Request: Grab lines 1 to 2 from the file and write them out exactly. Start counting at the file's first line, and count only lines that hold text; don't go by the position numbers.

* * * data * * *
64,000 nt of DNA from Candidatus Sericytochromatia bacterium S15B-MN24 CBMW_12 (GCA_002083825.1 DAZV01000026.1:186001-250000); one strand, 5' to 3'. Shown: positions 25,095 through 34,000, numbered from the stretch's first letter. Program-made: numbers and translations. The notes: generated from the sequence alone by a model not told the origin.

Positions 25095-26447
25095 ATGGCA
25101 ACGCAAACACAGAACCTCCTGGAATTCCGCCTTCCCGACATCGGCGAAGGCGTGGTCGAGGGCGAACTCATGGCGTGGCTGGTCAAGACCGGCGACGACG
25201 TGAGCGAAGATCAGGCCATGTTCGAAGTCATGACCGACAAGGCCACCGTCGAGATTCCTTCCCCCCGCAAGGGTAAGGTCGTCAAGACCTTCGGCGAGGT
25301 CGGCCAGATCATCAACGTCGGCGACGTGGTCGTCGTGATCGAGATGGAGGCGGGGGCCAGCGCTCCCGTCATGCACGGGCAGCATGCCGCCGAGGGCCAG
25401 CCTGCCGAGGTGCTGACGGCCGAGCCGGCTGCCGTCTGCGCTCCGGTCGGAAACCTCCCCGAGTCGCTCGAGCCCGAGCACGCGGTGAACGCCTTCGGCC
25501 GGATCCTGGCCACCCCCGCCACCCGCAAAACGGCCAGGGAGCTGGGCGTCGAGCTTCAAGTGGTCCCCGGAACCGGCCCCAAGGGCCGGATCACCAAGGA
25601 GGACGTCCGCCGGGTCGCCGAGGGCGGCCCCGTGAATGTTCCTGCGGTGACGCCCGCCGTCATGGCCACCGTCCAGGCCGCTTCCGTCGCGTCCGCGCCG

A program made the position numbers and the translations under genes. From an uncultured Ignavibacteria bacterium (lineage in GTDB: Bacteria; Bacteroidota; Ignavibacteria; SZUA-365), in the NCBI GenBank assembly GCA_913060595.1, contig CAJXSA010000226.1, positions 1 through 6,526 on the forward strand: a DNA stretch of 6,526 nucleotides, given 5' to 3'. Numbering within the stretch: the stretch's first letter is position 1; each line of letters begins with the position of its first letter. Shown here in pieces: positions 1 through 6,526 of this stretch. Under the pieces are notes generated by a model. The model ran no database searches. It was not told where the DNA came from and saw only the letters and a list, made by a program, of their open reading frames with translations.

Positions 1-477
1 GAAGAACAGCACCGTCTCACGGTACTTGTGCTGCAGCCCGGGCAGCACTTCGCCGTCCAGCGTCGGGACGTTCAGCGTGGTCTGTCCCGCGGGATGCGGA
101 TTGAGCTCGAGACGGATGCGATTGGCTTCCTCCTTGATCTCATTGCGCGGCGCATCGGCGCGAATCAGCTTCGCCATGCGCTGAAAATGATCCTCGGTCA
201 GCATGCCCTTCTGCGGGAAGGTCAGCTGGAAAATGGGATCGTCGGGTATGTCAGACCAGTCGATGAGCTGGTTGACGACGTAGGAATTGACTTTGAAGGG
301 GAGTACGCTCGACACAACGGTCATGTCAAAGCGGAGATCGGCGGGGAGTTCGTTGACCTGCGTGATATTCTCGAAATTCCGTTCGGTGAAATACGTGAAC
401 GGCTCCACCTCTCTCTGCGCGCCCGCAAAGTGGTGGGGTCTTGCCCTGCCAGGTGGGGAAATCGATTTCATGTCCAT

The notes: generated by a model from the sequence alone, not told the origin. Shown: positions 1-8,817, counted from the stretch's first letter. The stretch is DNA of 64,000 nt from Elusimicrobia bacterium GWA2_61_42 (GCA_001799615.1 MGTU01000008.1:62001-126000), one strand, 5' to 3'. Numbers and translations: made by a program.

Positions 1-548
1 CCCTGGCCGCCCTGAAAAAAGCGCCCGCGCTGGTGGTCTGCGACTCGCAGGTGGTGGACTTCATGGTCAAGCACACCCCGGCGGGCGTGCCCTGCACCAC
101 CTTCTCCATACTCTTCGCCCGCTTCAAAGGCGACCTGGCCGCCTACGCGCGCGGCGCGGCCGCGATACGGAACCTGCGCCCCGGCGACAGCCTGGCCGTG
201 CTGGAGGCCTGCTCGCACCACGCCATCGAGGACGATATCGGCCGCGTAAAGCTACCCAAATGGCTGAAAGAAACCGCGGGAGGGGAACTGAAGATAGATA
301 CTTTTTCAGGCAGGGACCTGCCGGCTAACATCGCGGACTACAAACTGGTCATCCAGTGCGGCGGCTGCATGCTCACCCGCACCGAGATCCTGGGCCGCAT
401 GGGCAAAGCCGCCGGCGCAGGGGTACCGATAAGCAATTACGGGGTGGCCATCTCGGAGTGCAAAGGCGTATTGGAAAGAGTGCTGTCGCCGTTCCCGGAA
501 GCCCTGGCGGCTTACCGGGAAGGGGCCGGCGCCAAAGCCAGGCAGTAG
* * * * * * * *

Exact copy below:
64,000 nt of DNA from Candidatus Sericytochromatia bacterium S15B-MN24 CBMW_12 (GCA_002083825.1 DAZV01000026.1:186001-250000); one strand, 5' to 3'. Shown: positions 25,095 through 34,000, numbered from the stretch's first letter. Program-made: numbers and translations. The notes: generated from the sequence alone by a model not told the origin.

Positions 25095-26447